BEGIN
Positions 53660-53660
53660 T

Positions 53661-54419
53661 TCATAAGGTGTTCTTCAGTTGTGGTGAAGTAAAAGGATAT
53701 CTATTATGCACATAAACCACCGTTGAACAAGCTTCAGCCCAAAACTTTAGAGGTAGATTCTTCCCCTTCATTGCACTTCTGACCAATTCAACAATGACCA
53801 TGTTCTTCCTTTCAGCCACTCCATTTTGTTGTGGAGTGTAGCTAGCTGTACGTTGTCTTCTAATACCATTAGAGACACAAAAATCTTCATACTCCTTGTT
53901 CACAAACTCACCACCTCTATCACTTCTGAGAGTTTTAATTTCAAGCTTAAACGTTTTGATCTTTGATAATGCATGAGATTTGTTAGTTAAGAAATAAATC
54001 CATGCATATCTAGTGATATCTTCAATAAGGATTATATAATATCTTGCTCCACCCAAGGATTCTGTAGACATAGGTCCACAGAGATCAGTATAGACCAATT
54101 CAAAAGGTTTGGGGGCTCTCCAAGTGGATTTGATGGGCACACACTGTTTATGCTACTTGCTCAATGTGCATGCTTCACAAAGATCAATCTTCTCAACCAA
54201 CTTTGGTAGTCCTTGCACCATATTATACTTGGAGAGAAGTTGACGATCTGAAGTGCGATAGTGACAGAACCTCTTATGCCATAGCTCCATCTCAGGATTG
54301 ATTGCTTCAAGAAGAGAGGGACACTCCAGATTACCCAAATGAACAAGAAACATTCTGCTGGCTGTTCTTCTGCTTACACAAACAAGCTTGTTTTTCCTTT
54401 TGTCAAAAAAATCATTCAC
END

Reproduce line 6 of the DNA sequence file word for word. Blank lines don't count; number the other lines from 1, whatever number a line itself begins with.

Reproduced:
53801 TGTTCTTCCTTTCAGCCACTCCATTTTGTTGTGGAGTGTAGCTAGCTGTACGTTGTCTTCTAATACCATTAGAGACACAAAAATCTTCATACTCCTTGTT